Friday, March 31, 2017

March DMC Wrap-Up + Giveaway


"Parigi - Ode" by alfonsobussolin

There is something about you that makes me pick up my pen and write.
                            – Avijeet Das


At the beginning of this month, Helen Frost challenged us to write her version of an ode poem:
Choose an object (a seashell, a hairbrush, a bird nest, a rolling pin). It should not be anything symbolic (such as a doll, a wedding ring, or a flag). Write five lines about the object, using a different sense in each line (sight, sound, touch, taste, smell). Then ask the object a question, listen for its answer, and write the question, the answer, or both.

The poet in me loves all the excitement surrounding challenges like this one.

"Ode to Joy" by Robert Couse-Baker
A new form for the poetry toolbox? Yes, please!  It's incredible how much freedom can be found within strictly-defined structure. In the case of this month's challenge, while I imagined there would be a wide variety of thoughtful and heartfelt poems in response, I never imagined how a form like this one could accommodate humor, rhyme, or even merge with another poetry form (the acrostic). Many thanks for the lesson in creative calisthenics!


The administrator in me, however, finds new form challenges to be challenging in another way.

"Ode to an Air Conditioner" by Brian Donovan
It's difficult enough deciding which poems get featured (I always wish I could share more), but when I also must consider if a poem has satisfied all the criteria of a new form, that makes my job even harder. Are the rules being met, bent, or broken? Not all poets stick to the rules of a challenge, and that's as it should be! You should always feel free to modify a DMC challenge to suit your muse.


But is it fair to feature poems that stretch the rules when there are others on the padlet that do not? Sometimes I do share these "deviant" poems as daily ditties; more often, I don't. My main objective is to feature poems that show a way into the challenge for others who may be struggling, though I also strive to feature a variety of poets, fresh perspectives, and differing styles. Sometimes I even try to link the poems in a given week by theme or show some kind of progression from day to day... even if I'm the only one who notices. I realize that I tend to overthink stuff like this, but if you have thoughts, I'm curious to hear them. Feel free to email or leave a comment.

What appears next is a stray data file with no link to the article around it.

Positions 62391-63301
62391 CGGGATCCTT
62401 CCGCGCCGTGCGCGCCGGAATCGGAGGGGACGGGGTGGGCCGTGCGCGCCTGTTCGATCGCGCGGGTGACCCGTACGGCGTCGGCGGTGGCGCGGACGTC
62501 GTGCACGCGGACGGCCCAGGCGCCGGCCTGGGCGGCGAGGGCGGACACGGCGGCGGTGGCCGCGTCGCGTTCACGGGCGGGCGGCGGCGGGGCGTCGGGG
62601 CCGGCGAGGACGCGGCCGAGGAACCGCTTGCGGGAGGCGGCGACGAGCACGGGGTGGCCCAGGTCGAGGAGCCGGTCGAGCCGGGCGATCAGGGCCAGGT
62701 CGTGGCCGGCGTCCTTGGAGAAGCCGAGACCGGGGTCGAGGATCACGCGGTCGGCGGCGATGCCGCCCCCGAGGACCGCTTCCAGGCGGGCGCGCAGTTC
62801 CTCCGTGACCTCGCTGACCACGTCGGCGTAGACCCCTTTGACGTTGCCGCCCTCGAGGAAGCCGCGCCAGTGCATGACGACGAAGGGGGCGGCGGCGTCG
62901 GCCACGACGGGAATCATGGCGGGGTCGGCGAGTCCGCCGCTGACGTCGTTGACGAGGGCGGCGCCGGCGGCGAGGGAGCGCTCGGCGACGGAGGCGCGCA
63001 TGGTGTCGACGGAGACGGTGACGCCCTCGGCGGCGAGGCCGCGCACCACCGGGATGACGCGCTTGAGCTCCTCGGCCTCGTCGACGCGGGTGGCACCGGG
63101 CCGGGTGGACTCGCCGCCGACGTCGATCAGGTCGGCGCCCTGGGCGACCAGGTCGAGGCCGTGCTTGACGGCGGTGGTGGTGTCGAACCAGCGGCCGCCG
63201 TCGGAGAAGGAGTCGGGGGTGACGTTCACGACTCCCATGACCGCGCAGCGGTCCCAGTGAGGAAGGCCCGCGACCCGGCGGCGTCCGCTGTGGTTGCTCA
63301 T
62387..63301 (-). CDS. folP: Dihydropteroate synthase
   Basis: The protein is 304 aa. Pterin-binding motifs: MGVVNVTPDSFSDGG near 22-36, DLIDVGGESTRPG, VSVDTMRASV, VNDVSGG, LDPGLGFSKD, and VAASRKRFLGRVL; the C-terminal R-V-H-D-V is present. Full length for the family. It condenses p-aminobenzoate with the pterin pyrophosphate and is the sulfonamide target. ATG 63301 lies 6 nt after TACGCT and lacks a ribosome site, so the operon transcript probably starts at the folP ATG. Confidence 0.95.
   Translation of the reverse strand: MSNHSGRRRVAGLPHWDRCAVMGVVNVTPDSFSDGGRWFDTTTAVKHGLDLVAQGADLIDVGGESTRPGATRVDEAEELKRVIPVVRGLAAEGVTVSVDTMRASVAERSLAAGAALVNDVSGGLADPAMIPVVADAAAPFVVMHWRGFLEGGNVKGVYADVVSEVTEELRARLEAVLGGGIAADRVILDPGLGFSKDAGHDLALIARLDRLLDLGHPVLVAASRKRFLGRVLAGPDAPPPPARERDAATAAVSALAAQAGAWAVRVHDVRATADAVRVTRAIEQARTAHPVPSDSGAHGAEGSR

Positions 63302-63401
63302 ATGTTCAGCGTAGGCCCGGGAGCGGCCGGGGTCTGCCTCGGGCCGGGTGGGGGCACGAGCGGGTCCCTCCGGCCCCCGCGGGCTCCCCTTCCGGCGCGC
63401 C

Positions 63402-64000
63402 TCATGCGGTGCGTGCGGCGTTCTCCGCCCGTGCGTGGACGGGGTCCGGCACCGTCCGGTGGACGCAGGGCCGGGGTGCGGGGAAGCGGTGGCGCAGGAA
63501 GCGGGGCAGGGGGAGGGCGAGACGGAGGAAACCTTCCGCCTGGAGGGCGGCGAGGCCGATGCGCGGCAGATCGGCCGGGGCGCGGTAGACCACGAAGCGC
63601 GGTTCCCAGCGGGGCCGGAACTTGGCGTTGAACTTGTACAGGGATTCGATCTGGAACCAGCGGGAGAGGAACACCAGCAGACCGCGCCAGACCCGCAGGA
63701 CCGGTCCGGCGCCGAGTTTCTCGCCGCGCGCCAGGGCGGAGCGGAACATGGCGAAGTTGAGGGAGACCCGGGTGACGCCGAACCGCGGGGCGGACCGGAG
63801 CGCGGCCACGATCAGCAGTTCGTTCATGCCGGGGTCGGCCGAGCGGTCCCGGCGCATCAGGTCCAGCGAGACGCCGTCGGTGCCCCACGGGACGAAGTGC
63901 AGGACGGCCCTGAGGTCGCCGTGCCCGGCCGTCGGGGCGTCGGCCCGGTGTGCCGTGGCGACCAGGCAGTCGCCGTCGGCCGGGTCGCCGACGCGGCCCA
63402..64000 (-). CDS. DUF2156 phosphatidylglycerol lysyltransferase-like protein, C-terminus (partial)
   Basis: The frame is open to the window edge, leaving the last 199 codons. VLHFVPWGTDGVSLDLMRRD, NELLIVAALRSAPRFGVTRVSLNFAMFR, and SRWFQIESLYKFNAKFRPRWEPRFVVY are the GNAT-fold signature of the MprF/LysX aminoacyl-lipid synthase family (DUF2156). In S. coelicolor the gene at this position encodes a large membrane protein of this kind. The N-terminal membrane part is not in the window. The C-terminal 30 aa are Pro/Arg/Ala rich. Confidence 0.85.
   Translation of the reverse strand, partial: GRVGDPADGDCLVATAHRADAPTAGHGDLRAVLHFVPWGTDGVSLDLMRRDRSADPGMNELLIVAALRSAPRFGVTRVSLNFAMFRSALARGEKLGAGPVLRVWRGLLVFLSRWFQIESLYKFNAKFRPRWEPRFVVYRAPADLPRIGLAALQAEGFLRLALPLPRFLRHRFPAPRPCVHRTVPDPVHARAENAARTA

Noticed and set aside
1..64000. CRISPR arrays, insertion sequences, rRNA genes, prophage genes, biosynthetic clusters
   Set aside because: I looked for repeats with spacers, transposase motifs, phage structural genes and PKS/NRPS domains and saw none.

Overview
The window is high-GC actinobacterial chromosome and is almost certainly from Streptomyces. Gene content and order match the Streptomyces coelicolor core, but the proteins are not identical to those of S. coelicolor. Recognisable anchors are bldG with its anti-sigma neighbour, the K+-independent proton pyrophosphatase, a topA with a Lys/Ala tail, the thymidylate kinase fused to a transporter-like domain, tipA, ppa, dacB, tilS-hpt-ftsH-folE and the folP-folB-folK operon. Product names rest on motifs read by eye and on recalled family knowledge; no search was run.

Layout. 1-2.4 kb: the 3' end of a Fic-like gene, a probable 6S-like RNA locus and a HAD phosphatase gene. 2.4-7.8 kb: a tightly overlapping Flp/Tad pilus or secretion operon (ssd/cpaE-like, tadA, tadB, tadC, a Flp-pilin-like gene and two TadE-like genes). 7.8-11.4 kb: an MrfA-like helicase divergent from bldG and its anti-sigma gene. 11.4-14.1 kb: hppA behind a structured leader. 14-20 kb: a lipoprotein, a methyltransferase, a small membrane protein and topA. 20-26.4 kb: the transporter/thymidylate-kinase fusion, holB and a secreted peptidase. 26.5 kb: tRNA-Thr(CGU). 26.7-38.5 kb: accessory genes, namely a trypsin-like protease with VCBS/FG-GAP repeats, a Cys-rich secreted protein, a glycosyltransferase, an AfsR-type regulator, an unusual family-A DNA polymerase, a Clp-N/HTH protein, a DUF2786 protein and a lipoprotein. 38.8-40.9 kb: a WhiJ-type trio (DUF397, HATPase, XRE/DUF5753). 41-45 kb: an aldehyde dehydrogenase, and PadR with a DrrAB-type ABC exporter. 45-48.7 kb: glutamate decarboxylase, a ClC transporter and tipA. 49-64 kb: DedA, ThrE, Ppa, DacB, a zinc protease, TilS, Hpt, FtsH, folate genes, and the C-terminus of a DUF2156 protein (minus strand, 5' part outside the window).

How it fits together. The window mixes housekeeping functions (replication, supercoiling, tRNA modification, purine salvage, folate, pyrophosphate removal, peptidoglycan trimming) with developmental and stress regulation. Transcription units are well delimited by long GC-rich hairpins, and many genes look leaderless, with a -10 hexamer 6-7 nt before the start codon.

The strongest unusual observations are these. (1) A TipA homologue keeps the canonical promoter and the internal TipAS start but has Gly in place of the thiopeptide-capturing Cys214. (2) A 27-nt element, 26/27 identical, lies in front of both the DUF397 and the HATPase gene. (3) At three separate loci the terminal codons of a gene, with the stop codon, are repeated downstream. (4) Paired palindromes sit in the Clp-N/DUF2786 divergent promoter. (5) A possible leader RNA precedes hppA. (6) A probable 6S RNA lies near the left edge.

"Ode to Light" by Alex Mertzanis


In the meantime, please know how grateful I am to everyone who contributed an ode to this month's challenge, and most especially to Helen Frost for giving us a new form to ponder.



Scroll through the poems below. Or, for best viewing, click HERE.





Made with Padlet


Inspired to write your own ode poem?

Add it to our March 2017 padlet by the end of today (Friday, March 31st) to be included in the wrap-up presentation.





Participants in this month's challenge will automatically be entered to win a personalized copy of WHEN MY SISTER STARTED KISSING by Helen Frost (Farrar, Straus and Giroux/Macmillan, 2017) One entry per participant, not per poem.